This is a low-cost, self-contained add-on module for existing third party standard power wheelchairs. It can learn the layout of a building in order to autonomously navigate from any location in a building to another without user assistance. In buildings where it has not been taught the layout, it can assist the user to autonomously drive through doorways, down long corridors, dock near a desk or table, or be summoned to the user’s bedside from its charger location. An easy to use Graphical Interface allows the user to control the chair manually (as usual) or in one of five autonomous and assistive modes:
In this mode, the chair is taught the layout of the building by driving it around once. Thereafter it can autonomously go from any location to any another at the request of the user at any time if the user becomes tired of manual control or if the user wishes to engage in other activities such as texting or reading.
In this mode, there is no map or prior set-up, so it can be used anywhere in any building to help the user go through doors. It takes the chair smoothly through the door even under extreme conditions where the chair is not properly oriented in line with the door, just as seen in the autonomous navigation video.
In this mode, there is no map or prior set-up, so it can be used anywhere in any building to help the user go through long corridors. It takes the chair smoothly through the corridor and adapts its speed to the flow of traffic in the corridor.
The chair can be made to self-navigate from its charge station to the bedside or other location of its user when the user is ready.
When approaching a desk or table, the chair can be requested to maneuver into a safe position relative to the desk or table without user intervention.
Throughout this video demo, the chair is placed under a series of challenging conditions:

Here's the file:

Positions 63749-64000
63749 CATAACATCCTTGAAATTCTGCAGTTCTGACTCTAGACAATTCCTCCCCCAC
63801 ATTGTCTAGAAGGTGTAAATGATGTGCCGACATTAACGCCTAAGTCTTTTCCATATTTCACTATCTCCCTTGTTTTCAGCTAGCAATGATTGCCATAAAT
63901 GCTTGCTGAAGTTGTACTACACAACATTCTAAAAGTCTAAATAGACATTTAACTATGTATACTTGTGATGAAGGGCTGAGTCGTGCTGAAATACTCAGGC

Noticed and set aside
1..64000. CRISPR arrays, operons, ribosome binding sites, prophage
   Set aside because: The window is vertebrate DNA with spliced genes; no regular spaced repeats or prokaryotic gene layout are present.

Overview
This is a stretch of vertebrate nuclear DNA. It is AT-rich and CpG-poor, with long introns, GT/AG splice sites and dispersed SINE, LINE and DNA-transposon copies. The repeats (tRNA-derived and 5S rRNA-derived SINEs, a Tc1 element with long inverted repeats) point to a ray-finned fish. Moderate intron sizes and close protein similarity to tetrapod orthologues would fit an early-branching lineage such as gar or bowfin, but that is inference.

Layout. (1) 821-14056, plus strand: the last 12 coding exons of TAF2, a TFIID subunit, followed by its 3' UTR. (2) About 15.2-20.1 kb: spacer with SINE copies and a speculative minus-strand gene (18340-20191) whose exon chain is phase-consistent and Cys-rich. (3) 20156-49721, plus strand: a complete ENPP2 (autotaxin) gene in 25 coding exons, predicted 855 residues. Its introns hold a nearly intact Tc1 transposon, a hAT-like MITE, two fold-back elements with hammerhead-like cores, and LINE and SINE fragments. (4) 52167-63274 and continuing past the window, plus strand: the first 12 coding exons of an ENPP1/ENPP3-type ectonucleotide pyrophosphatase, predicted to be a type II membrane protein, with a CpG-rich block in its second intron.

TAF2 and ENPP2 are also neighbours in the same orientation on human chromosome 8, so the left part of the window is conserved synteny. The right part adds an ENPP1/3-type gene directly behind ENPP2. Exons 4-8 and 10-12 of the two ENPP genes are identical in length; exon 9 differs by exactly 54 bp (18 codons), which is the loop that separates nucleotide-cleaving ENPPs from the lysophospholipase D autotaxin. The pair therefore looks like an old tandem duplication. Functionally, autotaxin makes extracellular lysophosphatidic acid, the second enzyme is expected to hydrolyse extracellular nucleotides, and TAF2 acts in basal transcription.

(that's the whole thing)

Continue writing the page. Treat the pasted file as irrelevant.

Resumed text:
The navigation module is custom packaged as per the aesthetic and functional preferences of each wheelchair manufacturer. This demo video shows the generic “un-packaged” engineering development version. Prior to making this video, the chair was manually guided through all the corridors and rooms of the building to create and save a map in its memory. The map can be seen on the GUI displayed on the Macbook laptop in the video. Normally, this GUI would appear on a touch screen tablet of the OEM’s choice.
The home-screen of the GUI provides five Self-Driving options as explained above. From a computational perspective, the most challenging of those options is autonomous navigation to an arbitrary distant location in a dynamic environment with moving objects. In this video the chair is directed to use Autonomous Navigation Mode to go from the workshop to the end of a series of corridors. You can see the robot’s progress displayed in the GUI which shows the robot’s location in the map. Once the robot reaches its destination, the GUI once again displays the whole map of the building floor in both 2D and 3D so that the user can choose a new destination or return to the home-screen for more options. This GUI is always customized to the requirements of the OEM because everyone has really different ideas of how the GUI should be arranged.
Cyberworks has developed the first realistic 3D Virtual Reality Simulator for self-driving wheelchairs. This allows Cyberworks to achieve extraordinary levels of robustness by testing their navigation systems in hundreds of real-world environments using real sensory data without leaving the lab. The Sim uses data from real buildings (generated by walkthroughs using an inexpensive RGBD sensor) and using the actual mechanics and kinematics of existing wheelchairs (which allows Cyberworks to duplicate the slippage, turning radius, etc of those machines). The Cyberworks Sim runs custom versions of its core autonomous navigation software adapted to the specific kinematics of each simulated wheelchair. This will allow Cyberworks to dramatically accelerate its R&D program many fold.
Credits1 : In Cooperation with our Valued Partners at the University of Toronto Institute for Aerospace Studies, University de Sherbrooke and NSERC Grants #491326-15and #485345-15